The first and third of these exceptions are inapplicable. The Menominees' sawmill is just a sawmill, a commercial enterprise. And there is no indication in OSHA, or its legislative history, that the statute's silence with regard to Indian tribes meant that Congress intended that OSHA not be applicable to tribes. The second exception, however, which requires considering whether the federal statute would infringe rights granted Indian tribes by other statutes or by treaties, is potentially applicable.
By a series of treaties with the federal government made between 1831 and 1856, a reservation was created for the Menominee Indians in a Wisconsin forest. In 1908 the Bureau of Indian Affairs built a sawmill on the reservation and having done so the Bureau managed it for the benefit of the tribe. But in 1954 Congress terminated federal control over the Menominees' reservation, thus subjecting it to governance by the State of Wisconsin. As part of the termination, the sawmill was transferred to a corporation owned by the tribe. Menominee Termination Act, 25 U.S.C. §§ 891 et seq.
The period between 1943 and 1961 has been called the " termination era" by scholars of federal Indian policy. The Menominees were just one of seventy tribes and bands terminated in 1954. Cohen, supra, § 1.06, p. 95. " Under Termination, the federal government pursued a policy of ending its special relationship with Indian tribes and transferring tribal territories to the members individually or as shareholders in state chartered corporations." Bethany R. Berger, " Red: Racism and the American Indian," 56 UCLA L.Rev. 591, 641-42 (2009).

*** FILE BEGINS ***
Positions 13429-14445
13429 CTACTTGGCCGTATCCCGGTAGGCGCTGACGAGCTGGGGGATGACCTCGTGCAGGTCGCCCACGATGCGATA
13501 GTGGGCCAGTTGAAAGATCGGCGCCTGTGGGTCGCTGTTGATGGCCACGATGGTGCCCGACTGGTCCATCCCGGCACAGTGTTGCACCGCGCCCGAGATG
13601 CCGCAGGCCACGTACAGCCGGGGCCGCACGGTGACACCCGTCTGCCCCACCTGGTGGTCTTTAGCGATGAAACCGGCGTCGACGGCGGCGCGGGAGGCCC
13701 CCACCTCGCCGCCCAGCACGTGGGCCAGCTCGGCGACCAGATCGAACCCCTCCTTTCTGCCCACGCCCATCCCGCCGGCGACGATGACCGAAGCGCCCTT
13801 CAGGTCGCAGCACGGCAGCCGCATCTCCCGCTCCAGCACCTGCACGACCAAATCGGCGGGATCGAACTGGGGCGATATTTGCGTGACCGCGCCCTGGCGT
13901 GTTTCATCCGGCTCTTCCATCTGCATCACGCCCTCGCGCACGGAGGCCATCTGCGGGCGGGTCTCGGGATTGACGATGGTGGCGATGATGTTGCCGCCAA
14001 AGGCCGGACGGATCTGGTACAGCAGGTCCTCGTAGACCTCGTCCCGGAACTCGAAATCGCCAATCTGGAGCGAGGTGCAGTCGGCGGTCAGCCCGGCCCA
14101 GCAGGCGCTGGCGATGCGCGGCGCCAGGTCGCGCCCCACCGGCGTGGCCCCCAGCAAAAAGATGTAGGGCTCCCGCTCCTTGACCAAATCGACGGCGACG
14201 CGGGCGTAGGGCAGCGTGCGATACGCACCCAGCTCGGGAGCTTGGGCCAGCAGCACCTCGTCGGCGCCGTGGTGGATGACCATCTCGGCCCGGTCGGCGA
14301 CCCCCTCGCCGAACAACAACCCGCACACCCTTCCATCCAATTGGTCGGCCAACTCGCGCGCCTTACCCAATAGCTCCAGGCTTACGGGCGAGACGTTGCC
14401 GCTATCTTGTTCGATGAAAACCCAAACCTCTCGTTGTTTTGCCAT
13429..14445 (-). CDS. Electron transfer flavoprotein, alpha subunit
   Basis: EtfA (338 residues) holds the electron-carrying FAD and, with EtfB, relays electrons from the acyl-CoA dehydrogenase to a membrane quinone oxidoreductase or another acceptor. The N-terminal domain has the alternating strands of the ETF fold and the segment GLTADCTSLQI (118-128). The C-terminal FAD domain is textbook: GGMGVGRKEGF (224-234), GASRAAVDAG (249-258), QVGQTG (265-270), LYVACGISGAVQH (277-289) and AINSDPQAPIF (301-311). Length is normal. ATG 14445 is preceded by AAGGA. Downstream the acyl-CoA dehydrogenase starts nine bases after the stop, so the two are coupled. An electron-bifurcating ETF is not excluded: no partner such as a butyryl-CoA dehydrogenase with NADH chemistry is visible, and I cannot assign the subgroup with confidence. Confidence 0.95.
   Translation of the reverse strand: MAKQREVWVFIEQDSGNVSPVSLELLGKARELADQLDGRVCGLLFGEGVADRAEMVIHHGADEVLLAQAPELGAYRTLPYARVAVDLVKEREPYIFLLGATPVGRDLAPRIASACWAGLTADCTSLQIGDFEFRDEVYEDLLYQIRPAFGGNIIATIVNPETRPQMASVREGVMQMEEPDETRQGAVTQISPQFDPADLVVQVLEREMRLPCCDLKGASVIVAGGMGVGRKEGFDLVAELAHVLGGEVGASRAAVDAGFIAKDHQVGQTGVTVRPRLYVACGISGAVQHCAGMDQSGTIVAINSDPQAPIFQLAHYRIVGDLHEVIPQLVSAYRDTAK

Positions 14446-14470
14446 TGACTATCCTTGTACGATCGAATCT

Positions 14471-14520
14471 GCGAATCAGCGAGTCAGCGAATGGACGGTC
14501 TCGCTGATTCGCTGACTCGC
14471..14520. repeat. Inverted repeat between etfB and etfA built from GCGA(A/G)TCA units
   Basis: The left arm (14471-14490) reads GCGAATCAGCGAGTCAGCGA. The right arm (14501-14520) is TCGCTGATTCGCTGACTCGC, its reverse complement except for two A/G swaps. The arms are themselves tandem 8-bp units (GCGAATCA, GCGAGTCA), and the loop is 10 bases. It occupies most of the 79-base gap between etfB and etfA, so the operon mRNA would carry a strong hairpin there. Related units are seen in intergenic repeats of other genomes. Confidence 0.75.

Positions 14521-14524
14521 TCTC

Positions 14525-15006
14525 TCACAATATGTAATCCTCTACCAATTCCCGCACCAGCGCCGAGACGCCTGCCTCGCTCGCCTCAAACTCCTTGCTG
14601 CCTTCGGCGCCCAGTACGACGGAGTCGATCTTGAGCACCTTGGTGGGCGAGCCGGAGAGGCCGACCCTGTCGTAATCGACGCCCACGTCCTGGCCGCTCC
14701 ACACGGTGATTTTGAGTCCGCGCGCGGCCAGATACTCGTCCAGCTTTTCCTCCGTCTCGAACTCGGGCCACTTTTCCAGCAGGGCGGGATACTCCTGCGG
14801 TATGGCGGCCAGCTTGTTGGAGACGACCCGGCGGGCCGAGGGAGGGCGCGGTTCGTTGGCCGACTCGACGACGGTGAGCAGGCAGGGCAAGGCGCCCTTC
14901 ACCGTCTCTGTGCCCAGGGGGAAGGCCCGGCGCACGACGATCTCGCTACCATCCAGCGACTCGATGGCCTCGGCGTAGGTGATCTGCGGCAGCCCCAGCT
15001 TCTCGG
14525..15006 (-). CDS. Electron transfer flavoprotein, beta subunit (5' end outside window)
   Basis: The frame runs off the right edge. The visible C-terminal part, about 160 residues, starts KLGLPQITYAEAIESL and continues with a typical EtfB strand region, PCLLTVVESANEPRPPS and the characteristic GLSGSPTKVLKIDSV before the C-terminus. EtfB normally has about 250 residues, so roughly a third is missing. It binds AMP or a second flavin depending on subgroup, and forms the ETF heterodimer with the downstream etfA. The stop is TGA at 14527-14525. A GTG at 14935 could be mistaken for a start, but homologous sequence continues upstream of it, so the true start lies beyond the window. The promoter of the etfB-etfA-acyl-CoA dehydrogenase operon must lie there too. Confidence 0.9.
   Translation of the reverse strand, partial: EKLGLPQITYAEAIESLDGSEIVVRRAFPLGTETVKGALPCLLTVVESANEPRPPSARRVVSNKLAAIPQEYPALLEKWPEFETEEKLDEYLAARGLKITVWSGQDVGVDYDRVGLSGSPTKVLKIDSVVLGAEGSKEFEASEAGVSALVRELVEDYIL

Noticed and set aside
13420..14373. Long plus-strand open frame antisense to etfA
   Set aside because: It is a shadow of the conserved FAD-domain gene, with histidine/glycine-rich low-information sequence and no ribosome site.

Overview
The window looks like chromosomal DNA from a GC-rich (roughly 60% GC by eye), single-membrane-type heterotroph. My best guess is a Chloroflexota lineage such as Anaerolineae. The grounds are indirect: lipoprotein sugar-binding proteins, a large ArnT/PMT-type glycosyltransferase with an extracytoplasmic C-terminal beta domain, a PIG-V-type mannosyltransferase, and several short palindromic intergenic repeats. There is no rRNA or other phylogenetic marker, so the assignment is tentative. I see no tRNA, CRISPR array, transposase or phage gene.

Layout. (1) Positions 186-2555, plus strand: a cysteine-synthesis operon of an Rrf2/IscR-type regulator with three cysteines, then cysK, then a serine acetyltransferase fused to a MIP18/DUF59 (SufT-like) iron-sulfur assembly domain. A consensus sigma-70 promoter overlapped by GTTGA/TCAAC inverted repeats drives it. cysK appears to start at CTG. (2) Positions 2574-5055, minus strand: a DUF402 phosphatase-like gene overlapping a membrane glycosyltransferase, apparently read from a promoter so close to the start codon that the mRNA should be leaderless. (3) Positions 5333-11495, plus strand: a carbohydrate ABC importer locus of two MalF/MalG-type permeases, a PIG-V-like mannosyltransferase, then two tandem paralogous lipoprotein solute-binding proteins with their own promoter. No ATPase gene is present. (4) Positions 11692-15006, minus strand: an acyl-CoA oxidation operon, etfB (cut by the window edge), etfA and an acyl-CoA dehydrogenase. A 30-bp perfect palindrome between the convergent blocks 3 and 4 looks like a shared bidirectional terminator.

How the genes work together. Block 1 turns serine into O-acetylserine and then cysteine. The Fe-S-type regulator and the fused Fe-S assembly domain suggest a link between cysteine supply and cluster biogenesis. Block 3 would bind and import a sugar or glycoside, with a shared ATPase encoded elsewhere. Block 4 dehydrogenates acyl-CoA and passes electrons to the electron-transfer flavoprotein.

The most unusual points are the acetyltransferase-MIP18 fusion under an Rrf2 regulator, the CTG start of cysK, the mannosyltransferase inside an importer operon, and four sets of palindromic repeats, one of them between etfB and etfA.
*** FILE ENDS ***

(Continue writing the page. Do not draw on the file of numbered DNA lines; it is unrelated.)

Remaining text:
The Menominees soured on termination. They (or at least their leaders) didn't think that the Wisconsin taxes and regulations to which termination exposed the tribe and its enterprises (including the sawmill) were offset by benefits received from the state. They were also unhappy to see tribal lands pass into private ownership. So they complained to Congress, which in 1973 passed the Menominee Restoration Act, 25 U.S.C. §§ 903 et seq....